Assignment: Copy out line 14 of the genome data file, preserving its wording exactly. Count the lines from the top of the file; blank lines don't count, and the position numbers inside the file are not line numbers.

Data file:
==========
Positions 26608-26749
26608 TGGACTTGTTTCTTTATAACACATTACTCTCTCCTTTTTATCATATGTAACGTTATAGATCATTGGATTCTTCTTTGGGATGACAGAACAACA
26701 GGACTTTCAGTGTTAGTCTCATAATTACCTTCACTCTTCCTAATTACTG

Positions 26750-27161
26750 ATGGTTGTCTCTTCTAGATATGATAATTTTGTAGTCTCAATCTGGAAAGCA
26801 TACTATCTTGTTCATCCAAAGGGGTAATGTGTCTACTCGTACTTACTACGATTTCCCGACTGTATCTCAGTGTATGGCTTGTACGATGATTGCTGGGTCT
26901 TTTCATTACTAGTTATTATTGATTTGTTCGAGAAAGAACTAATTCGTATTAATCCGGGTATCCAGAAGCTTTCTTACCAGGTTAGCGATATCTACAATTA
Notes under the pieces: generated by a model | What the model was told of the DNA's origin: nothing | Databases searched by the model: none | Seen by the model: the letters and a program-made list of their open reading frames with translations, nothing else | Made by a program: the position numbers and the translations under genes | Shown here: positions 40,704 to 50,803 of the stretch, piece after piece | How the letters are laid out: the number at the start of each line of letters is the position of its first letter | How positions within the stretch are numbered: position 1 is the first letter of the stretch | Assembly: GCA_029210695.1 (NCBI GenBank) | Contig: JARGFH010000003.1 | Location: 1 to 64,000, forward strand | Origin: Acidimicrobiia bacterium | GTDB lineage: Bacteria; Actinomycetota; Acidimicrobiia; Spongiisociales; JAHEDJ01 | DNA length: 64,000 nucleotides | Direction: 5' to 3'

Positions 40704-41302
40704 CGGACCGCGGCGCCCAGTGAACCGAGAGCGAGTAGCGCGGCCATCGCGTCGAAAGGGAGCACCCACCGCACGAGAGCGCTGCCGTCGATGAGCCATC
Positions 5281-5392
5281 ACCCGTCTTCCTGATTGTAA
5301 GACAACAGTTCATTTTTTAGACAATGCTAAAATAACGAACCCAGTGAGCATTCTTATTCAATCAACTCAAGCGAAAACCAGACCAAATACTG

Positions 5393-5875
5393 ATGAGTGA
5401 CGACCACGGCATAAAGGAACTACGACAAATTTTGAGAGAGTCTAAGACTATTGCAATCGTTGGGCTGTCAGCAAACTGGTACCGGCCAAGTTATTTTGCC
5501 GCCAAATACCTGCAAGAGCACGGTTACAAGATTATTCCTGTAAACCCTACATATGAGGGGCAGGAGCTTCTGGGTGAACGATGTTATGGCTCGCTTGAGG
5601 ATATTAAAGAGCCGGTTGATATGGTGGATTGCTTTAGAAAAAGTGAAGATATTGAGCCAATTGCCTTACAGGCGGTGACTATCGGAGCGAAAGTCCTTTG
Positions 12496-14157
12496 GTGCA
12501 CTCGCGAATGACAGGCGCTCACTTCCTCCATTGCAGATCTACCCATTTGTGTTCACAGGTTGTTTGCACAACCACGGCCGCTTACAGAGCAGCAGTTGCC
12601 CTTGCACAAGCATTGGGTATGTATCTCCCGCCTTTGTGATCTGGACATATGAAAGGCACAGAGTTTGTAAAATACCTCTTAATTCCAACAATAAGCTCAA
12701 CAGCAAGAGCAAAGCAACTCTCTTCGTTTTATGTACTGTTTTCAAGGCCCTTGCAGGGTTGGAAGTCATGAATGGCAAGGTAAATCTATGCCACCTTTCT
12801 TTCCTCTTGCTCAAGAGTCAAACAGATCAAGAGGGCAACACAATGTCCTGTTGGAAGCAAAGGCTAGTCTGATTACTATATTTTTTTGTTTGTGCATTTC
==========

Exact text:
Positions 5393-5875